Code optimization by self modification in load-store instruction set machines
Publication Date: 2010-Sep-23
The IP.com Prior Art Database
AbstractDisclosed is a technique for code optimization in load-store instruction set machines. The article aims at achieving optimization by self modification of code. Most instructions that need memory references i.e direct or indirect addressing are replaced with their register or immediate equivalents. The optimization is achieved without the need of an extra register or specialized hardware.
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Code optimization by self modification in load -store instruction set machines
Load-store style architecture is common in many machines most notably the x86
machines by Intel and AMD. A very important feature of this kind of architecture is that it
forbids in most cases, transfer of data between memory. Most transfer takes place through
registers. Registers are small, very high speed memory. Instructions get executed faster in
registers than in memory. Registers are however limited in capacity as well as in number.
Code optimization is a technique in which code is altered in a way such that it brings
improvements in some dimension such as CPU usage, memory or speed. There are several
factors that determine code optimization. One of the factors is the number of registers available.
Code optimization is an integral part of compiler optimization and is also important in critical
Self modifying code is a style of coding where code in high-level or machine level form
adapts itself to suit the need of the application and in general brings optimization. Self
modification may take place at a static level before a run or during run i.e on the fly. In assembly
language, self modifying code can exist more freely.
This article deals with load-store architecture in particular. The central idea is to bring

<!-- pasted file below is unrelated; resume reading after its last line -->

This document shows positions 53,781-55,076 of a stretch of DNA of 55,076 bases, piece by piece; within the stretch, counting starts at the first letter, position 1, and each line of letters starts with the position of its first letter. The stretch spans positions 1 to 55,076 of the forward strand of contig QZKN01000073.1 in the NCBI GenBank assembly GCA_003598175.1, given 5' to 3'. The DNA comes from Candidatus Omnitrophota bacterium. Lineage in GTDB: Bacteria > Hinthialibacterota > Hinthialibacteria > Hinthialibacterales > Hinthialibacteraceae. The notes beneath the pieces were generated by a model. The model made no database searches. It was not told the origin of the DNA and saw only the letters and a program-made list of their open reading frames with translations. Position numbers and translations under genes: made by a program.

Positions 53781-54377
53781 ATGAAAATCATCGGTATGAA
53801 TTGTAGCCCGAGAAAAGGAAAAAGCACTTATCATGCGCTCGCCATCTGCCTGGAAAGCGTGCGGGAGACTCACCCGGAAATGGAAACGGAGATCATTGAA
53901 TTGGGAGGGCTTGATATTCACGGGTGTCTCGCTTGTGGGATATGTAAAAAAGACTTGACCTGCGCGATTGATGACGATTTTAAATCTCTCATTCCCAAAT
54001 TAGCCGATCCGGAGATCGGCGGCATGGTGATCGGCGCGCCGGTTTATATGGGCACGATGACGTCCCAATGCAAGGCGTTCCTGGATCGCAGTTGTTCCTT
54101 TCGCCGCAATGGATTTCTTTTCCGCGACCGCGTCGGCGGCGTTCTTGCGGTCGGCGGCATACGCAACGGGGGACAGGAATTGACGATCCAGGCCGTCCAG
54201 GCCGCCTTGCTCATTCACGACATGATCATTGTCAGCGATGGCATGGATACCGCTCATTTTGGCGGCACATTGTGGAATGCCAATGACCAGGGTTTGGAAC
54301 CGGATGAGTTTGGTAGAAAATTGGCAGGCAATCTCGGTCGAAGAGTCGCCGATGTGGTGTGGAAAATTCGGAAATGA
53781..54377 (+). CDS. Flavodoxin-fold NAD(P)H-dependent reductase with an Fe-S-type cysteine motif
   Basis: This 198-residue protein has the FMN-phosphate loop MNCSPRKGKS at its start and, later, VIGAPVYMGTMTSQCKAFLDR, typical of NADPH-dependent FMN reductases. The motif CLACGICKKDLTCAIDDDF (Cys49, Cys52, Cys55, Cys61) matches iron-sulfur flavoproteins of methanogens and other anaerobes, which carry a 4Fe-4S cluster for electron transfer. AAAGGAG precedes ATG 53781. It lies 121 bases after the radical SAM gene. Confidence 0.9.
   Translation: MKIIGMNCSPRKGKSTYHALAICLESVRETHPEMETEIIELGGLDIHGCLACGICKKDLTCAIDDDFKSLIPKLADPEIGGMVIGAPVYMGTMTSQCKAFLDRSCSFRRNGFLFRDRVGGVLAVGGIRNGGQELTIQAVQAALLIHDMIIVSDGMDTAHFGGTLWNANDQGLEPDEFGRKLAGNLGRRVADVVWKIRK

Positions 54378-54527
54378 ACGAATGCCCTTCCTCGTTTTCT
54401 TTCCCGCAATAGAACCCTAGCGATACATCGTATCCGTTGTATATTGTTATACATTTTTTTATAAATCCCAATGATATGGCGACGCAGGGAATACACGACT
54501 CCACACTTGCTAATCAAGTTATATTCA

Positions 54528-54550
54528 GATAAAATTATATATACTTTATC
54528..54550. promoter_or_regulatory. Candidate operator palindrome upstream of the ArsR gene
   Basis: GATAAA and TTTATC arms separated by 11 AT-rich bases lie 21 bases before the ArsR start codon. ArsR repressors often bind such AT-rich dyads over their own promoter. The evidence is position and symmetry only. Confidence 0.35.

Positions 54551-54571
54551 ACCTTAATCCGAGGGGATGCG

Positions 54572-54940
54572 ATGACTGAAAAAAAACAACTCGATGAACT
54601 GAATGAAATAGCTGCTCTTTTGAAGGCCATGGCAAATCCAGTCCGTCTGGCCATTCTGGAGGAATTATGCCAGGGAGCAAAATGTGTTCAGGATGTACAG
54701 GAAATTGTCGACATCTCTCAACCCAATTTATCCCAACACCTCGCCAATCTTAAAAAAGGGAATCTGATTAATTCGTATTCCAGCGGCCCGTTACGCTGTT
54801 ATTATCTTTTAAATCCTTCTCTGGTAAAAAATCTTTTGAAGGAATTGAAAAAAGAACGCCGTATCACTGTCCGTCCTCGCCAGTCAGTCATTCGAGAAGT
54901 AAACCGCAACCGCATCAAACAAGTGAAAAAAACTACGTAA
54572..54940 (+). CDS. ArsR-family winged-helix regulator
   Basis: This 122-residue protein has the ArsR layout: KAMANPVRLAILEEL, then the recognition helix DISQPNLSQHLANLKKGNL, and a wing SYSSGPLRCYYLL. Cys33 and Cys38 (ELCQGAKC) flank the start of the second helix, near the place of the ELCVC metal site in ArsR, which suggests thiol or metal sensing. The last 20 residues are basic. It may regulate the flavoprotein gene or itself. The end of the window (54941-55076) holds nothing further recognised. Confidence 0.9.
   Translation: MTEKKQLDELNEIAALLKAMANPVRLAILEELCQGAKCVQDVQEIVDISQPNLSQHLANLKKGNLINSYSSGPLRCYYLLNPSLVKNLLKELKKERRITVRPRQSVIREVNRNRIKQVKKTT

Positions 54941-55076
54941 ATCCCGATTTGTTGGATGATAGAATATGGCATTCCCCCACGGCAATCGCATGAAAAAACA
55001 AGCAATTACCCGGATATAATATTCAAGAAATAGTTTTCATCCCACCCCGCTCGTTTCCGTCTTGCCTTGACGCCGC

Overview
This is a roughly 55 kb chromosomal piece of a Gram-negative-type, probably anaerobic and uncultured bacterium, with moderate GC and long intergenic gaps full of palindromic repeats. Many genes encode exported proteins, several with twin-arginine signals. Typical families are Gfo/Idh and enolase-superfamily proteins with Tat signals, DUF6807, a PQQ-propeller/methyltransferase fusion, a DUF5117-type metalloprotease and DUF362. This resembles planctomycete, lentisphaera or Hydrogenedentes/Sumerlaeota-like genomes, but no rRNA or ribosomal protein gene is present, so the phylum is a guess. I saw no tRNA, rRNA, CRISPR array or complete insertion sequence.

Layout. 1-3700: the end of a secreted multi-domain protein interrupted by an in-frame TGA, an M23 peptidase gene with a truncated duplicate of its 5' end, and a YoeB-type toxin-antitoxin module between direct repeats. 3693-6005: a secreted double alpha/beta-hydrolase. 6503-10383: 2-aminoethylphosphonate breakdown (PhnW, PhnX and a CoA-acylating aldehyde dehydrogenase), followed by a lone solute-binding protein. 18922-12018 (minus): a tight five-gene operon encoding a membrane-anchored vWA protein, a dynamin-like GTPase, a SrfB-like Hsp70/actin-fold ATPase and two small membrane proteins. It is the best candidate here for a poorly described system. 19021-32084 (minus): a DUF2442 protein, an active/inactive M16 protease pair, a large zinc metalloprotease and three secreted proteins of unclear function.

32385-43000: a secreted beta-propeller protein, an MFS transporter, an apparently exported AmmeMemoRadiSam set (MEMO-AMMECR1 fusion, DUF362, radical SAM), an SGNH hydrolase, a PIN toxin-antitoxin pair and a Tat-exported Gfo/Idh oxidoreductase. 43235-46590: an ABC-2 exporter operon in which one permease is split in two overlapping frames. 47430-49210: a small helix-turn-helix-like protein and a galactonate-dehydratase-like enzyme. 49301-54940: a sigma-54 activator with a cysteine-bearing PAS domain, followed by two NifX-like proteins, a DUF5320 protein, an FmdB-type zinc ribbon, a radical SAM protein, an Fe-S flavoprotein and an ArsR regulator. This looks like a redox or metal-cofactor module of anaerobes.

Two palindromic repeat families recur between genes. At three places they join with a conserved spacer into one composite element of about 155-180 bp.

code optimization in such systems both before and at run time by trying to eliminate as much
memory usage as possible. For this, normal assembly level code is transformed into self
While running, this code replaces most code in memory addressing mode (in various
different modes like direct, indirect, indexed etc) into absolute or register addressing modes.
The aim is to enhance speed, as most operations will be performed in the registers than
Consider a very simple assembly code snippet in x86 language for Microsoft Assembler. mov ax, 1234h
mov bx, ax
This code part deals entirely with registers. As a result the operation is quick.
consider the following example.
msg db 'Hello, world!$'
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mov ah, 09h
lea dx, msg
Here the string 'Hello, world!' is stored in a memory location named 'db'. The contents of
this location i.e 'Hello, world!' are then loaded into dx register. By replacing the instruction lea dx, msg ...............with its immediate counterpart i.e
lea dx,'Hello, world!$'.............we have faster execution.
This is not complete however. Data in memory may need to be read again and again. In
this case our self modifier adapts accordingly. Every reference to this location is changed to its
However, the scenario gets tougher when we come across data that changes or is
Consider the following example.
.model small .data
Fname db 'my.txt',00h
Handle dw ?
Buf db 80h dup(?) .stack 100h
mov ah, 3dh
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mov al, 0
lea dx, Fname int 21h
mov Handle, ax...